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May 17

Stopping the over-medication of people with a learning disability and / or autism: a call for your support

Posted on Tuesday 9th May 2017

You may have seen the launch of the STOMP pledge for social care this week by NHS England. This is a specific pledge for the social care sector which supports the STOMP campaign that was launched last summer. It aims to raise awareness about stopping the over-medication of people with a learning disability and / or autism.

Skills for Care is supporting the campaign and urging all relevant social care employers to sign up to STOMP, so you can work with prescribers, commissioners and other providers to tackle over-medication.

Social care employers can give people working in the sector the skills and confidence to use alternative approaches and stop inappropriate use of medication with support from our resources.

You can read more and sign up at www.VODG.org.uk/campaigns/stompcampaign

 

What’s the issue?

Public Health England estimates that every day between 30,000 and 35,000 people with a learning disability are taking prescribed antipsychotic or antidepressant medication without appropriate clinical justification. Sometimes this medication is used as a means of controlling people’s behaviour, even when alternative evidence-based approached are available. Long-term use of these medicines puts people at unnecessary risk of a wide range of side effects including weight gain, organ failure and even premature death.

 

What’s the STOMP pledge?

When you sign up to the pledge you’ll complete a self-assessment of your organisational performance again each of the pledge commitments, and use this as a basis for a STOMP development plan.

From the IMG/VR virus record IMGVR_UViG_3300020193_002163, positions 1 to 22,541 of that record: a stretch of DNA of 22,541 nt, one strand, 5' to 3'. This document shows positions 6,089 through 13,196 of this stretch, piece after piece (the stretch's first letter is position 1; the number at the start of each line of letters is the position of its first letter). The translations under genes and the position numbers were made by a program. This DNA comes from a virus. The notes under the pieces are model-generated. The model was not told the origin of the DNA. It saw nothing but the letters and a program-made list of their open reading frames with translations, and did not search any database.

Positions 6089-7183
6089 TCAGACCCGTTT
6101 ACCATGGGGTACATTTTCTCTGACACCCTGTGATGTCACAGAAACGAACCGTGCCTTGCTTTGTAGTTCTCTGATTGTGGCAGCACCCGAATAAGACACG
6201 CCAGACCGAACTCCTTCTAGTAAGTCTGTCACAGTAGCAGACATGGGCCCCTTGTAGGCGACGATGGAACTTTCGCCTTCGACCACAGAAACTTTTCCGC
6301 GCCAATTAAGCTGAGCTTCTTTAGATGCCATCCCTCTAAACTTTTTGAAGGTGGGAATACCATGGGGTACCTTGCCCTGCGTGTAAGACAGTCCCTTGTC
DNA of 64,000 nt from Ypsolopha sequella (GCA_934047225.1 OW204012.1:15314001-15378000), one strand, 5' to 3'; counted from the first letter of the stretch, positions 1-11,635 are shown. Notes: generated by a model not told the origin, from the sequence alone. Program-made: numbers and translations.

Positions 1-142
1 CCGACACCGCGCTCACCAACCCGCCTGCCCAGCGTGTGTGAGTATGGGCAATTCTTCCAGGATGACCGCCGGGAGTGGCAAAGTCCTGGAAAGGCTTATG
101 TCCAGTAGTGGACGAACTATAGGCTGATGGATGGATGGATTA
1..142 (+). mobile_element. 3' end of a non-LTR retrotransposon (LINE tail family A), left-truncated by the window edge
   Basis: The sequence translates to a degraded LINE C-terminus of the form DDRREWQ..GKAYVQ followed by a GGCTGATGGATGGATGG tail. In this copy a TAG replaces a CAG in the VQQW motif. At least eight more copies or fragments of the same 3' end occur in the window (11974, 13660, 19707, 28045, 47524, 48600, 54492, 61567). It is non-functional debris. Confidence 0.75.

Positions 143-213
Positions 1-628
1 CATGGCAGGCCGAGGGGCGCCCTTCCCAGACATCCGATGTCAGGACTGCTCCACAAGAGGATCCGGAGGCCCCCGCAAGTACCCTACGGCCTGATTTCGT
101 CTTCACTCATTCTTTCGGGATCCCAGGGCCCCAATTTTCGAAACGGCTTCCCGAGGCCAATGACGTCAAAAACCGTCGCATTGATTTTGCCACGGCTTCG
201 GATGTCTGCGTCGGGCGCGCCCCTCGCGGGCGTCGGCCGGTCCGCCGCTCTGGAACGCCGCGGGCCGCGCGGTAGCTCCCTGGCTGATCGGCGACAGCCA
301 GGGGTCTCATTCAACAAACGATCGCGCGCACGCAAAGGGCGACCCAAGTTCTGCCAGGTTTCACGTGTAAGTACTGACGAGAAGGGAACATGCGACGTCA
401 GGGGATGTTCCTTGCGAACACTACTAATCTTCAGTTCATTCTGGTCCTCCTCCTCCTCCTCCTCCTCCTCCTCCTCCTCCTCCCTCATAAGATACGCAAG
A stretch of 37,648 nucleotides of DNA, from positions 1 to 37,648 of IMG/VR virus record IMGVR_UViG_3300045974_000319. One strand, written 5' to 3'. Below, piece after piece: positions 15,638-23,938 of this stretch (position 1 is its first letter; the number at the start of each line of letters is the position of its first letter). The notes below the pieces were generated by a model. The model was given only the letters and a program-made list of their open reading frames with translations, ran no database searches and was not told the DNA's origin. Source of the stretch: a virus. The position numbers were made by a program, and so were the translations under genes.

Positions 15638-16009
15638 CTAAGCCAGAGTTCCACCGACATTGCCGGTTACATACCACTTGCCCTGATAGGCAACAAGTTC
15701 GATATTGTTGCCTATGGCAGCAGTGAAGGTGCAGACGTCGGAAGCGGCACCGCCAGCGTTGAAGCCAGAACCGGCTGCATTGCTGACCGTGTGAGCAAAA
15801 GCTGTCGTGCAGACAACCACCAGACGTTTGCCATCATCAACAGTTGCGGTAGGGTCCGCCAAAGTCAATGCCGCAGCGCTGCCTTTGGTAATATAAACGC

VODG has developed guidance, a self-assessment tool and an action plan template to help you do this, which are all free to access from their website.

 

What resources do we have to help?

We have lots of resources to help you stop the over-medication of people with a learning disability and / or autism.

What skills are needed to work with people with autism?

The Autism skills and knowledge list outlines the knowledge and skills needed to provide a good service to people with autism. If you’re responsible for learning and development, Implementing the autism skills and knowledge list through staff training and development maps autism specific qualification units to the skills and knowledge list.

Developing awareness about autism: learning resources

This resource lists training materials that have been developed by a range of organisations to raise awareness and understanding about autism for different groups of workers in different settings. It can help staff at all levels better recognise and respond more effectively to the needs of adults with autism.

What skills are needed to work with people with a learning disability?

The Learning disabilities core skills education and training framework outlines the knowledge and skills needed to provide a good service to people with a learning disability.

Positive behavioural support (PBS)

PBS involves understanding why an individual exhibits behaviours which cause concern and addressing the issues that trigger or maintain the behaviour. This is usually by helping people learn less damaging ways of having control over their own life, and also by supporting them to get appropriate help for physical or mental health problems or trauma. We have lots of free online resources to help you understand more about PBS, what you can do in your organisation to support PBS and best practice examples.

A positive and proactive workforce: guidance about workforce development to minimise the use of restrictive practices

This guide is for commissioners and employers to help them develop a workforce that’s skilled, knowledgeable, competent and well supported to work in a positive and proactive way to minimise restrictive practices, including the use of medication.

 

Get involved

If you support people with a learning disability and / or autism, sign up to the pledge today.